Dr. Seuss had the right idea way back when. One just had to give those green eggs and ham a try! After a tumultuous year for many in the creative industries, 2017 began with a promise of new beginnings. The Pantone Color Institute has announced that PANTONE 15-0343 would be the Color of the Year. Colloquially known as “Greenery”, it is described as a shade of green and yellow with blue undertones. A verdant solution to fashion woes?! Not so fast.
“Greenery bursts forth in 2017 to provide us with the hope we collectively yearn for amid a complex social and political landscape,” said Leatrice Eiseman, Executive Director of the Pantone Color Institute. As “nature’s neutral,” it may symbolize the reconnection with nature, one another and a larger purpose. In a technology driven culture, this color aims to promote a calmer lifestyle and embraces the reduce-reuse-recycle social responsibility mantra. “Greenery offers us self-assurance and boldness to live life on our own terms, during a time when we are redefining what makes us successful and happy,” concludes Eiseman.
Although green is a common color for spring and summer, The New York Times fashion critic Vanessa Friedman noted that green had begun to make its way into the fashion limelight during the fall 2014 season. Subsequently, domestic popularity of the green juice cleanse, Matcha tea and miniature garden succulents has contributed to the color’s growing commercial prominence. Luxury brands such as Gucci, Cynthia Rowley and Michael Kors have already adapted the trend in their latest collections. Dior’s new makeup line even includes a lip color called “clover”.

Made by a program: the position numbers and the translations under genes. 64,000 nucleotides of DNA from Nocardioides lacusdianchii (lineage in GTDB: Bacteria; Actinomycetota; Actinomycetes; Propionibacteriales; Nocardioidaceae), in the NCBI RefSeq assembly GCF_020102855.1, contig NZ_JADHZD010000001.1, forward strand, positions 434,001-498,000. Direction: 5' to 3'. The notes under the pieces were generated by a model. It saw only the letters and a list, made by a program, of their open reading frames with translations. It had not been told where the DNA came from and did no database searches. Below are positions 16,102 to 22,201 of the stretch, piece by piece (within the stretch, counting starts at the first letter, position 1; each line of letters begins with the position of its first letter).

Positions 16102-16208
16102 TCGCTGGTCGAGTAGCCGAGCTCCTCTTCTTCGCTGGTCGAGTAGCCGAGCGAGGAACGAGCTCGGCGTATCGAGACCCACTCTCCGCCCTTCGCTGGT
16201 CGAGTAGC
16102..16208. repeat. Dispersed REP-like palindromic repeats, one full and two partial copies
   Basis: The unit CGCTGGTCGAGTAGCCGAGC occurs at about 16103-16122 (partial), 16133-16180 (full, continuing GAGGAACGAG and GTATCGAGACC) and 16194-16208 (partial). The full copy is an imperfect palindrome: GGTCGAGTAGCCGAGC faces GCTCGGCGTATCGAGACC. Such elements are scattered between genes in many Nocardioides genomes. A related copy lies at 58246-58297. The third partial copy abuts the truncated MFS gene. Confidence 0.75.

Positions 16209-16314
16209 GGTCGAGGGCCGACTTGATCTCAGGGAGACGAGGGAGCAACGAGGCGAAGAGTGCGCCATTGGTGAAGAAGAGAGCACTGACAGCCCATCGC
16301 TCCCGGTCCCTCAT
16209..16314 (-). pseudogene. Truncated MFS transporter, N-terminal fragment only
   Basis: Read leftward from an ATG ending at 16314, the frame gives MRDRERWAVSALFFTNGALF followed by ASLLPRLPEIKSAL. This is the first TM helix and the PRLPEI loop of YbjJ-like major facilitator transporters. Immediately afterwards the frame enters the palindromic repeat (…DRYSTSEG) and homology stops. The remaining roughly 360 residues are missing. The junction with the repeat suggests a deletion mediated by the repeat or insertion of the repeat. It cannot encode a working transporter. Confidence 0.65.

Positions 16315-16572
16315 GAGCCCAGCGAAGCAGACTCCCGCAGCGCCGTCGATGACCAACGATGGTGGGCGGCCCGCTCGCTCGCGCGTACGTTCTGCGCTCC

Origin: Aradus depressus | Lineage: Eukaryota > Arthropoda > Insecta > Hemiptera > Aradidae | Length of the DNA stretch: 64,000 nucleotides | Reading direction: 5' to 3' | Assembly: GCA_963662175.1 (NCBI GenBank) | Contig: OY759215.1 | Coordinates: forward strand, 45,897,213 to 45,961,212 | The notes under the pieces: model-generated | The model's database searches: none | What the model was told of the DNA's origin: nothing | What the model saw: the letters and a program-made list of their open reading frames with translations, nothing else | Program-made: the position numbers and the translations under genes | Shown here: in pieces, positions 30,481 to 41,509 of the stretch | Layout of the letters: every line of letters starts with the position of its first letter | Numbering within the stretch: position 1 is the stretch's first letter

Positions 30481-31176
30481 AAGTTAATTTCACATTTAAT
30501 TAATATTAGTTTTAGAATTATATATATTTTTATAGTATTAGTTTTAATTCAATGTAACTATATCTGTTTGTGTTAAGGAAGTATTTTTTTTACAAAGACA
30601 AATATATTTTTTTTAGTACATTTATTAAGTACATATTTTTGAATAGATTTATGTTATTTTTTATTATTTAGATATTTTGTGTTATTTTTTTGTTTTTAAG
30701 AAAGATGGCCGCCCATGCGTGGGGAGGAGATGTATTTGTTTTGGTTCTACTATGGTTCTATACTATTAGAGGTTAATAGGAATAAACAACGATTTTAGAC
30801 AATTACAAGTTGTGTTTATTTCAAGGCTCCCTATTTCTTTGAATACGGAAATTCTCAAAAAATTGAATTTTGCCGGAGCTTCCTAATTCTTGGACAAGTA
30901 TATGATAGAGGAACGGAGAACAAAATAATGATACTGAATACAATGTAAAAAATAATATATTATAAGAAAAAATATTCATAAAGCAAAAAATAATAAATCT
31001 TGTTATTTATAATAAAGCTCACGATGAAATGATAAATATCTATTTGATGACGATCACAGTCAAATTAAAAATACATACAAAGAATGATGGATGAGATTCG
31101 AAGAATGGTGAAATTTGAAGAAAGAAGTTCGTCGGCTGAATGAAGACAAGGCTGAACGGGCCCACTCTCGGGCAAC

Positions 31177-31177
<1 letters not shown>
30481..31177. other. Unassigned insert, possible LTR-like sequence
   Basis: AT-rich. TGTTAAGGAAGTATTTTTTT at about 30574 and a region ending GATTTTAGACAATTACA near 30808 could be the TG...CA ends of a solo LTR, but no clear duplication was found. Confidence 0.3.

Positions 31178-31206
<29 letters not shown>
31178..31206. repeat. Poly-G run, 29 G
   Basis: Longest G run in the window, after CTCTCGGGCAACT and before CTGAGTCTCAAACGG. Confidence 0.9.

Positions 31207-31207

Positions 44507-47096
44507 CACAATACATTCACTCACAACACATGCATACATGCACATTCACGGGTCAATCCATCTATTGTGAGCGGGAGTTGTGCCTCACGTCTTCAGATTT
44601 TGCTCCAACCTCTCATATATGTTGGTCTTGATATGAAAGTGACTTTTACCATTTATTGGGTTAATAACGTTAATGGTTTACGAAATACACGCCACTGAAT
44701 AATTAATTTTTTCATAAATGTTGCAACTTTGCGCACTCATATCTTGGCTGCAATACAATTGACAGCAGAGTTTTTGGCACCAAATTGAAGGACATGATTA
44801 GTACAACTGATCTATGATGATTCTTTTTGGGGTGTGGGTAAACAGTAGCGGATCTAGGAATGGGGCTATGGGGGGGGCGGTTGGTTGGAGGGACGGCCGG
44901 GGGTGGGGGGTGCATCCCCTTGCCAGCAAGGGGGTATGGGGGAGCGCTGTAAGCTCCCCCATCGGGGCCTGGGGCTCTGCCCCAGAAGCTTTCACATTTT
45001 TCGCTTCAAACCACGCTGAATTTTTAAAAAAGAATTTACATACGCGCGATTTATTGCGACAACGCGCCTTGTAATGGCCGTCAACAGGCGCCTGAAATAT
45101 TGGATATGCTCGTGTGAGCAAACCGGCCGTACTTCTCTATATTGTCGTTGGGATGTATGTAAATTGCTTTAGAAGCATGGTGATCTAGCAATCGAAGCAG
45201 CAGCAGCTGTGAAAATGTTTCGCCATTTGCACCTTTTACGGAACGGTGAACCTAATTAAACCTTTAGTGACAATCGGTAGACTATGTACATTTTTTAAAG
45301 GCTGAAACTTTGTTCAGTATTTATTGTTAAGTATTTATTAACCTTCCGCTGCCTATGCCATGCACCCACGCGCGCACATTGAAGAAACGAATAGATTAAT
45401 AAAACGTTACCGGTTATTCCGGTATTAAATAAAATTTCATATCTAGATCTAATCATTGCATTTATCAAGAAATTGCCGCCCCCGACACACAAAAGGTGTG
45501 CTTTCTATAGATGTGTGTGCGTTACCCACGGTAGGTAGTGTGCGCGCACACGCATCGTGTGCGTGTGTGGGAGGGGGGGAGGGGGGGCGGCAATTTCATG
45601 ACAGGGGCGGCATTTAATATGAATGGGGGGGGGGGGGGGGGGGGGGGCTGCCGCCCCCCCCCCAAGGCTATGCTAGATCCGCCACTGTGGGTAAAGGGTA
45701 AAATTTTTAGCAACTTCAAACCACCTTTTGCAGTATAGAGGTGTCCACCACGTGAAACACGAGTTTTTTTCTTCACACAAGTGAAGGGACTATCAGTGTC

Unlike the 2016 pairing of Rose Quartz and Serenity, which excited most fashion aficionados, the current pick leaves many design professionals cold. Gary Miller, Director of the School of Fashion at the Academy of Art University, suggested that the color was “iconic, but not that appealing to everyone.” His own first impression was an image of Kermit the Frog. “Retail-wise a color like greenery in apparel performs poorly in the U.S. where St. Patrick’s Day is the only occasion that embraces green,” added Miller.
Academy students also contemplate the pros and cons of PANTONE 15-0343. Kevin Drake Diemert, a Fashion Design major, is on the fence when it comes to Greenery. “It is a lovely color which bodes well for home products, but it is difficult to wear. In terms of fashion sales, it is the Titanic to your White Star Line. It could be just right or the worst fashion decision of your life,” says Kevin.
Meanwhile, the green color seems well-suited for interior design, architecture and home decor. In part, because it is believed to have a relaxing effect on the eyes. Juley McDonald, Assistant Manager at Pier 1 Imports, was very supportive of the Pantone Color Institute’s choice: “Green is quite the seductive color when it comes to textiles. It sells well as it’s young, energetic and vibrant. Although, the name itself seems very literal. I would’ve chosen a more creative term.”
After years of collectively advocating for “going green,” this moment could be a self-fulfilling prophesy. We should give it some time to settle in and see what good may come of it once designers get on board with the new idea. Those eggs and ham turned out alright, after all!
Text by Nivetha Sundar, MA Fashion Journalism